#148 Their Expat Brats
Our thirty- to forty-something EAW embarks on a posting abroad with his or her young family, placating anxious grandparents back in the first world.
It’s worth extracting little Luke and Emily from their modern comforts and amenities. They’ll have a unique opportunity to experience diverse cultures and customs, and gain a real appreciation of poverty by living right there on its doorstep!
What fantastic, well-rounded and humble world citizens they’ll grow up to be, having lived in an environment where they will be excited about a glass of clean water rather than some syrup-flavoured slop from Starbucks and where they will don the local attire rather than obsessing over the latest Disney or Nike gear.
The children will run around happily with the kids from the village. They’ll use a ball of twine for soccer and won’t even know the difference. They will explore the outdoors; their creative, free spirits soaking in nature and local innovation borne out of necessity rather than spending hours with square eyes and shaking wrist in front of a 42-inch TV playing Wii….
This little fantasy is short-lived, however, as EAW children will essentially remain first world brats. After the first few weeks of exploring the family’s new environs, our happy EAW family weekends become endless. There is no bowling alley to hang out in, no shopping mall to buy junk food and plastic crap, no rigorous sports schedule to follow, and no nearby movie theatre showing the latest 3D Hollywood blockbuster. The children are really, actually missing out, and our EAW begins to harbor feelings of worry and guilt. Not to mention he or she wants to strangle the children who require constant attention because there is “nothing to do.”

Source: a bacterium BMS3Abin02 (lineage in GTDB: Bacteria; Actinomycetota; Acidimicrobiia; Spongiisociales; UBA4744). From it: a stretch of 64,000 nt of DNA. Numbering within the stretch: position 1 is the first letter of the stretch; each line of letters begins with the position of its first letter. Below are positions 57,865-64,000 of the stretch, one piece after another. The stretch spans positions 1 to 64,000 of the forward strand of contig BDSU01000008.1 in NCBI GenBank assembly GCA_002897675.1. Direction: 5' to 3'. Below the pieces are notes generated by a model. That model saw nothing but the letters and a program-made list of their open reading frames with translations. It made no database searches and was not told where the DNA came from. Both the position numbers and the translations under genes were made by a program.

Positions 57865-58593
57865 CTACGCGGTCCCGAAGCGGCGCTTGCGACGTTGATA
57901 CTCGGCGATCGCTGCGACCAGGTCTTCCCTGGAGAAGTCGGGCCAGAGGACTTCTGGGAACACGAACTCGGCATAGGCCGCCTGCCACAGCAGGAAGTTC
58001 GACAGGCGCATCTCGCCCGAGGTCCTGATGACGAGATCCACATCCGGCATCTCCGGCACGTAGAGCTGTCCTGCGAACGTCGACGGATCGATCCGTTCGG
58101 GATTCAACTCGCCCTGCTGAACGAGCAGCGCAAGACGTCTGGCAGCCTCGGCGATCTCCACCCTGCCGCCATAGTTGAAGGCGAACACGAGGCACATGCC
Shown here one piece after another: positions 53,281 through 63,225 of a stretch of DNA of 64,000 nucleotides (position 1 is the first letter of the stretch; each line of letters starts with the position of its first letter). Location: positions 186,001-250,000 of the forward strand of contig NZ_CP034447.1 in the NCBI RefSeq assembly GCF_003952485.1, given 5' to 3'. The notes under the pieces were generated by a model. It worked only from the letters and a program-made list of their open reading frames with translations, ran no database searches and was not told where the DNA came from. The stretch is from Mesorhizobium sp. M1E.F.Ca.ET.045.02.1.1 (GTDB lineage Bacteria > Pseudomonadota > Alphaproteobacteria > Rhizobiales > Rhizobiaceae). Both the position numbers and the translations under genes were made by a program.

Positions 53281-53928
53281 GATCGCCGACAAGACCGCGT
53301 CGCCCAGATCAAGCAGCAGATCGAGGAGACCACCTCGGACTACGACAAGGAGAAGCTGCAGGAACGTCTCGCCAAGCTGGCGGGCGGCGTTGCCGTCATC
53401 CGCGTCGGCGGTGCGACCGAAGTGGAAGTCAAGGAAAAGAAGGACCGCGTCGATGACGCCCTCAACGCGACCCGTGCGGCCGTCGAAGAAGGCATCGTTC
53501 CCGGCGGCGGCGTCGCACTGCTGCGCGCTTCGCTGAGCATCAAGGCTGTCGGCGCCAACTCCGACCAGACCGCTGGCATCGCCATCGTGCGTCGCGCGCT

Not to worry. Soon our EAW will attend an international conference in a modern city, a “Hub” if you will, returning with a bulging suitcase full of guilt items: a Wii, an Xbox Kinect with a myriad of games, an iPod for the six-year old, an iPad for the eight-year old, and for those really long holiday plane rides, a Nintendo DSi and a Sony PSP.
When these break, the EAW will try out the nearest local department store, grabbing all four available boxes of Legos in case they run out and are never restocked. Never mind that they cost three times as much as they do back home.
Bored with Legos? Not a problem — there are expat brats birthday parties to attend! Quantities of expensive crappy toys will be gifted by one overly rich family to another. And when these are thrown aside by the expat children, they can be left out for the local kids down the road. Those kids can get hours of fun out of discarded Barbie dolls — a win-win for everyone, and good way to teach charity values!
When our expat brats are tired of playing with all their new toys, it’s time for the housekeeper to get them cleared up and put them away in the cupboard, alongside the drawers containing all the neatly ironed t-shirts and dresses that are changed and tossed on the floor with abandon five times a day.
Meanwhile our expat mums carp on to each other about how tough it is keeping the children entertained in this godforsaken outpost and question whether the nanny is taking care of the baby properly whilst pouring themselves another gin and tonic on the balcony.